Wawa Station Build

One of the signature scenes that I plan to include on my eventual ACR layout is the Algoma Ore Properties sinter plant and ACR yard at Wawa, Ontario. Built in 1939 and expanded and upgraded many times over the next five decades, the sinter plant at Wawa upgraded the iron ore mined at nearby mines in the so called Michipicoten Iron Range in which the community of Wawa is located. The processed ore was then shipped south via the ACR to supply the Algoma Steel blast furnaces at Sault Ste. Marie.

Along with the heavy industrial facility of the AOP plant, two other key structures to model at Wawa would of course be the Algoma Central station and freight house. I knew that modelling the station had just become easier a few years ago when I arranged access to view certain archival materials at the public library in Sault Ste. Marie during my 2014 visit. One of the items listed in the inventory was “Plans for Jamestown Station Building”. (During the 1950s there was an attempt to renamed the station and community “Jamestown” in honour of Sir James Dunn, the head of the Algoma Steel Co. It didn’t stick.) When I saw the plans at the library it became instantly clear that I had hit the purest form of gold – original, large format architectural blueprints, showing every detail.

Previously my best material to go off of was a handful of black and white images from the michiwawa.ca site. (A good collection of various period photos of the facilities at Wawa, but not very high resolution. And not every single angle is fully covered.)

The original architectural blueprint for Jamestown (Wawa) station survive in the collection of the Sault Ste. Marie Public Library Archives.

The plans show a two story building with an overall footprint of 78 by 25 feet, with a 28′ baggage/express wing on the west side and 35′ long second story for the station agent’s living space located above the main part of the station. The interesting part of the design is the cut corners on the public waiting room end of the building, making it not quite a simple rectangular building.

The lower story is brick, up to the lower overhanging eaves (not sure of the technical term for this type of decorative overhang), and wood-frame with asbestos shingles above the overhang and for the second story.

My HO scale front & back elevation drawings to lay things out to scale and plan the build before putting blade to plastic.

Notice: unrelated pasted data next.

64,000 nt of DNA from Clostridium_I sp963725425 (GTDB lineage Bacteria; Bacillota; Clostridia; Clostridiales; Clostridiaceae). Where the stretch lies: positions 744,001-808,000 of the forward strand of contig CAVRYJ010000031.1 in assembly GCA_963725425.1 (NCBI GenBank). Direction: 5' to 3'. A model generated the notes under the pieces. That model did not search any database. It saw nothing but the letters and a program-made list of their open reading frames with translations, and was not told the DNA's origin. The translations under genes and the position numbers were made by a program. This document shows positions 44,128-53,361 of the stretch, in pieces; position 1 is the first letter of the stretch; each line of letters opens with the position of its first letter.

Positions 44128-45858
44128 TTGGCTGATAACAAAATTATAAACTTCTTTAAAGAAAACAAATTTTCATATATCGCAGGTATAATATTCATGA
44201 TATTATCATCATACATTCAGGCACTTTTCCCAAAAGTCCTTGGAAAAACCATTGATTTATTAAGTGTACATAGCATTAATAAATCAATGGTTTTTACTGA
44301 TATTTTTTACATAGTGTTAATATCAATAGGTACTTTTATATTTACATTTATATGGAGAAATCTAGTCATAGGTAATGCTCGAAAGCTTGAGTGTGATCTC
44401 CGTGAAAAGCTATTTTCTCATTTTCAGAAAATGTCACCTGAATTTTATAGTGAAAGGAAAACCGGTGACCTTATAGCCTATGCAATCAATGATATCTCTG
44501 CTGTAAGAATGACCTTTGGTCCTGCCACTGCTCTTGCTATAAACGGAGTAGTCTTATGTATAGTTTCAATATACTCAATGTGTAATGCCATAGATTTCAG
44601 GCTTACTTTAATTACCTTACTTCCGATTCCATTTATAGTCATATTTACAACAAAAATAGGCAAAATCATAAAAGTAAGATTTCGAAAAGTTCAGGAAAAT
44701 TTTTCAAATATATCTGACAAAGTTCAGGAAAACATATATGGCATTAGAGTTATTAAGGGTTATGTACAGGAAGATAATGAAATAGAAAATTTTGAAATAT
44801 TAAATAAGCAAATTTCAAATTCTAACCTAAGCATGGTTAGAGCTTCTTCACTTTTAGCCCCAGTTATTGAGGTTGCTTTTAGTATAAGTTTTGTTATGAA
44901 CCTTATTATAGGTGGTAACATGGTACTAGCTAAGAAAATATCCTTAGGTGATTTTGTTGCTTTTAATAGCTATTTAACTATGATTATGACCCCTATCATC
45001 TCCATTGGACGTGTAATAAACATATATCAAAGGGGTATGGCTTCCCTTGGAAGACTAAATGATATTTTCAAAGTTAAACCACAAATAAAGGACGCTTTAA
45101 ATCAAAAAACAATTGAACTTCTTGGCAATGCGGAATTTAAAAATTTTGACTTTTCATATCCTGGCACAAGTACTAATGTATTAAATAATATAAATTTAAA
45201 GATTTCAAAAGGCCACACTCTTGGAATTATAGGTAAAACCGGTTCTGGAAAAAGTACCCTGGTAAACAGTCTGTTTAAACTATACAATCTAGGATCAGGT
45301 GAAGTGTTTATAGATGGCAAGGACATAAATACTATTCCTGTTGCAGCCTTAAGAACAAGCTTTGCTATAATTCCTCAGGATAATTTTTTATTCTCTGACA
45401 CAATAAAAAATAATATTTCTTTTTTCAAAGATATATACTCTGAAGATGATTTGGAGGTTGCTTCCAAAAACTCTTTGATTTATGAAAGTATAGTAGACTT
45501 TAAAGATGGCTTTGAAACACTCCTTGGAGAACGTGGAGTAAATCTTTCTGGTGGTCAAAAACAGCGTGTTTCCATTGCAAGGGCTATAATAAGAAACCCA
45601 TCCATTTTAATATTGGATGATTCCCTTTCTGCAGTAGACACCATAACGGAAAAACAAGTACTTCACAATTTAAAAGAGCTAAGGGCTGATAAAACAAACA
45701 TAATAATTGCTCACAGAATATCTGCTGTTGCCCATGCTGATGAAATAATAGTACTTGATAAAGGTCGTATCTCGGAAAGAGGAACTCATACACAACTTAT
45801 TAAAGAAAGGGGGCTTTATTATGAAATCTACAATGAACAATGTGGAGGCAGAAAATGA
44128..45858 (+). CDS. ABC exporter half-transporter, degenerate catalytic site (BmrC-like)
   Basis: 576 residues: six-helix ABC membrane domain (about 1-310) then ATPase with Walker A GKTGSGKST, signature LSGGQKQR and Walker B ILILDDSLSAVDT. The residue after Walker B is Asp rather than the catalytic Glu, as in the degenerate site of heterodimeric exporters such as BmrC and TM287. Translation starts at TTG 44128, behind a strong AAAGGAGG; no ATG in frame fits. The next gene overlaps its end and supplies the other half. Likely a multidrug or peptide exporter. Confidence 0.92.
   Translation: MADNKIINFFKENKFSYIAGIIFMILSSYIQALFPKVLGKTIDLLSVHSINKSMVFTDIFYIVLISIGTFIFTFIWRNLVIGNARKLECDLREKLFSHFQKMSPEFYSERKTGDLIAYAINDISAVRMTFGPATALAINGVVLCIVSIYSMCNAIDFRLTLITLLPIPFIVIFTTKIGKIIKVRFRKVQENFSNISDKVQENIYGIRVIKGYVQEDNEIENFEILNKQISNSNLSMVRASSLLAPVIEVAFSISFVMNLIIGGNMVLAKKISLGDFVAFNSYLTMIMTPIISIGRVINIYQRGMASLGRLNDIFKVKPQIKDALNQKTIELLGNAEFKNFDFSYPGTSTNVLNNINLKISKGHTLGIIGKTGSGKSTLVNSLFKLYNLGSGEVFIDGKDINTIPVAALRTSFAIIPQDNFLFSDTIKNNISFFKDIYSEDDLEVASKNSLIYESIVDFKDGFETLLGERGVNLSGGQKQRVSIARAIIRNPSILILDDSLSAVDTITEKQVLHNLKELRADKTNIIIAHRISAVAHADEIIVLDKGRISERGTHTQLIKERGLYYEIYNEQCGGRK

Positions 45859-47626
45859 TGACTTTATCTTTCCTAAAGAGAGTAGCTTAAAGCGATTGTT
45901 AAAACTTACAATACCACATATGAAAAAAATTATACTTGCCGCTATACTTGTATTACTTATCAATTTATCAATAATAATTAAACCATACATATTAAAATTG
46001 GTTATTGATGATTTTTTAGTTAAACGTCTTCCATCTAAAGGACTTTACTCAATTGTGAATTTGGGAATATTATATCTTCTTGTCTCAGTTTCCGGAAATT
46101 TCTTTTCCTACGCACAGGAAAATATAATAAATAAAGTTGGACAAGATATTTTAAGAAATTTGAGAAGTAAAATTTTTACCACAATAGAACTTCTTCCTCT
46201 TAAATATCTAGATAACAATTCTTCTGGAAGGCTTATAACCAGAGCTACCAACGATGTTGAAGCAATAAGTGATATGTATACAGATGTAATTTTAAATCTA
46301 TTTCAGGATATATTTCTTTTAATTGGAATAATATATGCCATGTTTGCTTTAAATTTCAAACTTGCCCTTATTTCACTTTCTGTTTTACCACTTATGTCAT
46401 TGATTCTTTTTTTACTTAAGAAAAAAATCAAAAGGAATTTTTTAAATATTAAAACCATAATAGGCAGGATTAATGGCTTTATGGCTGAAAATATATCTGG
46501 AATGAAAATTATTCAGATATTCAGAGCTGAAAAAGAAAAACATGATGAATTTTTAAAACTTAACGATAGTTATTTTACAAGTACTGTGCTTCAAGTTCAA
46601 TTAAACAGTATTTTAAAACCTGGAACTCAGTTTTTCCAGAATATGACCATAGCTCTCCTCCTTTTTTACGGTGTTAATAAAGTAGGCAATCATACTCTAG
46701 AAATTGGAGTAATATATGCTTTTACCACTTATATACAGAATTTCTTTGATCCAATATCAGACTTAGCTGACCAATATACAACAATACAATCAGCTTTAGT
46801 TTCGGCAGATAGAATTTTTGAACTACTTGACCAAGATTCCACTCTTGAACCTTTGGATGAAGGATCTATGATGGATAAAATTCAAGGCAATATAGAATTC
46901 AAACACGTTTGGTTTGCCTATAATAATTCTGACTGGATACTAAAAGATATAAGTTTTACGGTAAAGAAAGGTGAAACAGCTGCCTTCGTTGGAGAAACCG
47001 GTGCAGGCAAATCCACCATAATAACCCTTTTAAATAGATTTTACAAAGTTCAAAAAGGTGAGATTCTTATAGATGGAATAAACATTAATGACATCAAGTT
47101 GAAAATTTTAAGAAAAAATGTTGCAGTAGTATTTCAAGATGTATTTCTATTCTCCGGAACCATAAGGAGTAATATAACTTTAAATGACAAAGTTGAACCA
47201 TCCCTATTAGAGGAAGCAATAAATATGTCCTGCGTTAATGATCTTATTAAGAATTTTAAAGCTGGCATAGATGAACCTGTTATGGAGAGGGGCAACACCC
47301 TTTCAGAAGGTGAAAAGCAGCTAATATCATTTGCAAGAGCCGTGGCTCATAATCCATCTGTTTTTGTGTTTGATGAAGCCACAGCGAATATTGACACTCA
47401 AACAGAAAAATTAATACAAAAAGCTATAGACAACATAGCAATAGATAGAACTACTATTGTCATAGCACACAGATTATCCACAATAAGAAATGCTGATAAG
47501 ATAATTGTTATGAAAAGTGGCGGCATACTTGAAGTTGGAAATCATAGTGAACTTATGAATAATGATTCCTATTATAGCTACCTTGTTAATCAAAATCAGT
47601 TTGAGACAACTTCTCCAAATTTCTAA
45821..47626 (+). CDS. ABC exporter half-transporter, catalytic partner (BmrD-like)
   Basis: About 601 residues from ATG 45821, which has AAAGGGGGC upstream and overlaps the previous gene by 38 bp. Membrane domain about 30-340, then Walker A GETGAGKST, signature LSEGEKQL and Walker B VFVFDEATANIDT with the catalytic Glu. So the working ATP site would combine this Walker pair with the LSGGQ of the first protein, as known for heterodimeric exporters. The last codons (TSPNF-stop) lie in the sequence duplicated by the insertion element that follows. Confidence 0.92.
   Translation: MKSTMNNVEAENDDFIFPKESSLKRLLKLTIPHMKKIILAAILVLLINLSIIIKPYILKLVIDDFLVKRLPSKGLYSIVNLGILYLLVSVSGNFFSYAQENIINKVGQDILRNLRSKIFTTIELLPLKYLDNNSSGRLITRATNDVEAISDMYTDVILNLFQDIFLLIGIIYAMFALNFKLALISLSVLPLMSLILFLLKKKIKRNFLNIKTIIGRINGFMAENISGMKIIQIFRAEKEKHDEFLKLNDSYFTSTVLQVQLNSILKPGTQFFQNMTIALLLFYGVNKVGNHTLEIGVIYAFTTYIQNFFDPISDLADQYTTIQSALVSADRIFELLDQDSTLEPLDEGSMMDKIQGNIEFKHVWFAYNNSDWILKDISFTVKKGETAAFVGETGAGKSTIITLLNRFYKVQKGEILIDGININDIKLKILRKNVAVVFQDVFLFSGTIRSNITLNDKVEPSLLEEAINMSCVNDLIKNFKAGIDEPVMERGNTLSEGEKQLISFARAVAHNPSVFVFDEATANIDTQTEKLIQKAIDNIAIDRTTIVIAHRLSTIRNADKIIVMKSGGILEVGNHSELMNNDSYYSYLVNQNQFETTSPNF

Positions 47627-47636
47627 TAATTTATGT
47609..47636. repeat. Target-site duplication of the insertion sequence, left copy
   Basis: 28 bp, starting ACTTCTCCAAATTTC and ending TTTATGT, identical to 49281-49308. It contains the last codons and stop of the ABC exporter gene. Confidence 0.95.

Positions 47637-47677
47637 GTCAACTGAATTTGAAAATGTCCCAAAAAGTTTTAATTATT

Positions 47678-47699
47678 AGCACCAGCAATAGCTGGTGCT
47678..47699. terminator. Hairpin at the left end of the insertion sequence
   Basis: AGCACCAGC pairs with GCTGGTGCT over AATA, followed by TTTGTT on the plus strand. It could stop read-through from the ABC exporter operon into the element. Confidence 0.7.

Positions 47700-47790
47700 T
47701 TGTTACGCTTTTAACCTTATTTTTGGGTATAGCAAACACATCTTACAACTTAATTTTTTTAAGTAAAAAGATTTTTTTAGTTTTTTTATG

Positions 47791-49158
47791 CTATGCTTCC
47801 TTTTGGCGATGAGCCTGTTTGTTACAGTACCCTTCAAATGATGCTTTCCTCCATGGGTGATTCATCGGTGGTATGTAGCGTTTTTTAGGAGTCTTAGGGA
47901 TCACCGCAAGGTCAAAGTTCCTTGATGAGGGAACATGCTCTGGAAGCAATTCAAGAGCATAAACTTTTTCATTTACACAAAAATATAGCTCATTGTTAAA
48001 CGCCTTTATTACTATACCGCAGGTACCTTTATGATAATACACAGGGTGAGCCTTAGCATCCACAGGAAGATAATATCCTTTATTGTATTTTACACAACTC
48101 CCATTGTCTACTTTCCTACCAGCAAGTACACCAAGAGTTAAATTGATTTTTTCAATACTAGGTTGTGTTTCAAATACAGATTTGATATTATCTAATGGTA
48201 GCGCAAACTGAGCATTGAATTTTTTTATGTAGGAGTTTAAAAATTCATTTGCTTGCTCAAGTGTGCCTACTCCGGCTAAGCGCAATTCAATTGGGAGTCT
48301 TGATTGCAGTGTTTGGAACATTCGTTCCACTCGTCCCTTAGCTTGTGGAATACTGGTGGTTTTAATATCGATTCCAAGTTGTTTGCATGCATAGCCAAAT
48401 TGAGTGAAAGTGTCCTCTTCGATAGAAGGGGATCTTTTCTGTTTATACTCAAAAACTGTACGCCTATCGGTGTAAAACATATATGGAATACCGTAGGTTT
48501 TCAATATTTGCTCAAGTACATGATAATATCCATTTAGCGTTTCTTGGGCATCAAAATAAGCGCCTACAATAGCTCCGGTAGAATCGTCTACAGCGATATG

The first step in the project was of course to convert the images I took of the original plans into my own HO scale drawings in order to lay out the overall dimensions and locations of doors, windows, etc. on paper before I start cutting plastic and wasting material. I spent some time working on figuring out the drawings from the various images of the original plans this fall, until I had HO scale elevation drawings of all four sides and a top-down drawing of the roof/building footprint. With the scale drawings in hand, I could begin to transfer the measurements to plastic and start cutting out walls.

Front and rear walls with window and door openings rough cut out and ready for cleanup.

All of the wall pieces were cut from .040″ plain styrene sheet, with door and window openings carefully measured, cut out and filed clean.

Detail of wall cap over passenger waiting room wing.

Above we see a detail of the treatment of the top of the walls. The architectural plans show the upper walls to be constructed of 2×6 framing. The very top of the wall is capped with a standard 2×6 header and then an overhanging 2×8 header above that, capped with copper flashing.

To represent this, and also to set up for the next step in constructing the recessed roof, I installed 2×10 strip around the inside of the tops of the walls, to bring the thickness of the top of the wall to near 6 scale inches and provide a proper depth to install the plastic sheet for the roof substrate. (More to come on roofing in a future post…)

Then the top of the wall was capped all around with a scale 2×8 strip to create the slight overhang at the top of the wall.

Basic form assembly complete, track side.

In the last two photos we see the basic assembly of the walls and roofing base completed, forming the basic structure.

There’s still a long ways to go on completing and detailing this structure, but with the walls and basic roof substrate assembled, it’s definitely starting to look like something!

Basic form assembly complete, street side.

So there it is so far. Stay tuned for more.

Note: if you use facebook, there are some additional images from this build in an album on the facebook page I have there tied to this site. You can find some additional project photos and other bonus materials shared there in addition to the regular blog post links.

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